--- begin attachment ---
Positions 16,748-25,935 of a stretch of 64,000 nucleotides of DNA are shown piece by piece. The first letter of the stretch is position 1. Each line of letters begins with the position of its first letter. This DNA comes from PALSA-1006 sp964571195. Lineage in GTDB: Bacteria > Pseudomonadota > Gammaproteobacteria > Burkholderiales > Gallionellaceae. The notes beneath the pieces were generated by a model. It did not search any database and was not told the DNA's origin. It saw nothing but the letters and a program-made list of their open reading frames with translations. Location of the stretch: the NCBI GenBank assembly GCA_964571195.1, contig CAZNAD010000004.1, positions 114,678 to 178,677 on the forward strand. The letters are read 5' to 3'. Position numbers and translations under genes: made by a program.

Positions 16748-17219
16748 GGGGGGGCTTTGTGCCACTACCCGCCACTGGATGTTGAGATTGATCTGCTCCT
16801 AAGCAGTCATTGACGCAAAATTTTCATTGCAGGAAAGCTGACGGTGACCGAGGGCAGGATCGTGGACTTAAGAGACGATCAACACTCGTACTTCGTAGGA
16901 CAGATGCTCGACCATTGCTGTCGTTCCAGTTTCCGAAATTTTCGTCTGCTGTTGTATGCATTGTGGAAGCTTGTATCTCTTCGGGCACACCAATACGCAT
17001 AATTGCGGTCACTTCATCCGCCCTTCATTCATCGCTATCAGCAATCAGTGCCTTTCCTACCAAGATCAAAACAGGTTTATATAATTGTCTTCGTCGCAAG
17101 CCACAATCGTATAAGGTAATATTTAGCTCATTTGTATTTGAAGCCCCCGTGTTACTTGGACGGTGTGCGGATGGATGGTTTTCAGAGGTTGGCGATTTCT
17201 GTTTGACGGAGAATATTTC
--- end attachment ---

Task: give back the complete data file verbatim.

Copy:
Positions 16,748-25,935 of a stretch of 64,000 nucleotides of DNA are shown piece by piece. The first letter of the stretch is position 1. Each line of letters begins with the position of its first letter. This DNA comes from PALSA-1006 sp964571195. Lineage in GTDB: Bacteria > Pseudomonadota > Gammaproteobacteria > Burkholderiales > Gallionellaceae. The notes beneath the pieces were generated by a model. It did not search any database and was not told the DNA's origin. It saw nothing but the letters and a program-made list of their open reading frames with translations. Location of the stretch: the NCBI GenBank assembly GCA_964571195.1, contig CAZNAD010000004.1, positions 114,678 to 178,677 on the forward strand. The letters are read 5' to 3'. Position numbers and translations under genes: made by a program.

Positions 16748-17219
16748 GGGGGGGCTTTGTGCCACTACCCGCCACTGGATGTTGAGATTGATCTGCTCCT
16801 AAGCAGTCATTGACGCAAAATTTTCATTGCAGGAAAGCTGACGGTGACCGAGGGCAGGATCGTGGACTTAAGAGACGATCAACACTCGTACTTCGTAGGA
16901 CAGATGCTCGACCATTGCTGTCGTTCCAGTTTCCGAAATTTTCGTCTGCTGTTGTATGCATTGTGGAAGCTTGTATCTCTTCGGGCACACCAATACGCAT
17001 AATTGCGGTCACTTCATCCGCCCTTCATTCATCGCTATCAGCAATCAGTGCCTTTCCTACCAAGATCAAAACAGGTTTATATAATTGTCTTCGTCGCAAG
17101 CCACAATCGTATAAGGTAATATTTAGCTCATTTGTATTTGAAGCCCCCGTGTTACTTGGACGGTGTGCGGATGGATGGTTTTCAGAGGTTGGCGATTTCT
17201 GTTTGACGGAGAATATTTC